Further, your focus on the religious scruples clause overlooks as ton of debate at the time. Several of the founders (especially anti-federalists) were terrified of the idea that the Federal Government could seize control of the state militias. For example, Luther Martin worried that Congress could (with no permission from the state: “march the whole militia of Maryland to the remotest part of the union, and keep them in service as long as they think proper.”

            As for the “keep” argument (which is a singular right, otherwise it would be “to keep and to bear arms” like everything else the founders wrote), it is very clear looking at the surrounding context that this was inserted to avoid a double cost in arming the militia. At the time, it was the DUTY of militia members to provide arms. The state at that point could hardly afford to arm everybody, so it was up to individuals to supply their own military arms (which is noted in a vast array of militia documents). As Patrick Henry noted of the potential problem:

            “So that our militia shall have two sets of arms, double sets of regimentals, &c. and thus, at a very great cost, we shall be doubly armed. The great object is, that every man be armed. But can the people afford to pay for double sets of arms, &c? Every one who is able may have a gun. But have we not learned by experience, that necessary as it is to have arms, and though our Assembly has, by a succession of laws for many years, endeavoured to have the militia completely armed, it is still far from being the case? When this power is given up to Congress without limitation or bounds, how will your militia be armed?”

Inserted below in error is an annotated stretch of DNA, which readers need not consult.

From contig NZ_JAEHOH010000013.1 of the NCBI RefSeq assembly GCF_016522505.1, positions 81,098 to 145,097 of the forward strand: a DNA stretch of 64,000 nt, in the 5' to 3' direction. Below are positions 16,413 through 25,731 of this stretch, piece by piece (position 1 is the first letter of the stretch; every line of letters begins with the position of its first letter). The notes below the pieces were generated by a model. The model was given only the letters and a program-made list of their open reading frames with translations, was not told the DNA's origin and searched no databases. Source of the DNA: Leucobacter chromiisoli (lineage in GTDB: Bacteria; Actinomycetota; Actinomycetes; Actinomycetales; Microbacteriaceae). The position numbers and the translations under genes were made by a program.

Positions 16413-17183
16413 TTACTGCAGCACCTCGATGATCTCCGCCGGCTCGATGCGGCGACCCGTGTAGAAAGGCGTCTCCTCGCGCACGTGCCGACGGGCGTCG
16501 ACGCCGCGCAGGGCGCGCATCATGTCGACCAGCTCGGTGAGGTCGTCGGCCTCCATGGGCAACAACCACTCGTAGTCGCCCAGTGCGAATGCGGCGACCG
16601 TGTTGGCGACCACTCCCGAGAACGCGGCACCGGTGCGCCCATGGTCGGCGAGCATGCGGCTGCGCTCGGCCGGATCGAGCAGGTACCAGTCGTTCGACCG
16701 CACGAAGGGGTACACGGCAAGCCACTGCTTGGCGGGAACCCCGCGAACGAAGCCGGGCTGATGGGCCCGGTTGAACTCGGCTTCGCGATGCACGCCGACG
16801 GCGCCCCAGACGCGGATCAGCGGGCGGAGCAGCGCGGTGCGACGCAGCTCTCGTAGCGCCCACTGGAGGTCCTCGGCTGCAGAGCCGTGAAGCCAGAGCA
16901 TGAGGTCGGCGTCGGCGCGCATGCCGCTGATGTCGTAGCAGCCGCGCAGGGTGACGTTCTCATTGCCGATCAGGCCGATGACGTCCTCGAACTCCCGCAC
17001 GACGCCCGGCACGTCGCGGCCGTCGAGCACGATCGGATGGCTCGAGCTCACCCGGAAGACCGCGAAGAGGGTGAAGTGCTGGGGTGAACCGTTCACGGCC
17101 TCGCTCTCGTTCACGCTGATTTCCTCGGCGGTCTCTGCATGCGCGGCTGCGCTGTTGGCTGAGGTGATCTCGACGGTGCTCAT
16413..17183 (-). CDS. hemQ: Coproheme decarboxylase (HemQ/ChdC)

As becomes obvious when looking at the historical context, keeping during this time went hand in hand with bearing, and bearing UNAMBIGUOUSLY refers to serving in a military capacity.

            As for the state constitutions, unless you believe in time travel, only two of them could have influenced the founders around the time of the constitution being formed. The rest of them come from the Jacksonian era, during which time there was a wave of states inserting the individual right to arms in their constitutions. Even during this Jacksonian era (and extending into the antebellum period), one only has to look at the work of John Forrest Dillon and a while later Calvin Townsend to see that the 2A was a collective/civic right referring to the Militia (under the dominant Arkansas doctrine). Indeed, Townsend even stated in his authoritative text from 1869: “The right of the people to keep and bear arms, with which the General Government is herein prohibited from interfering, refers to the organization of the militia of the States.” You completely overlook the following states which obviously refer to a collective/civic right centered on the militia: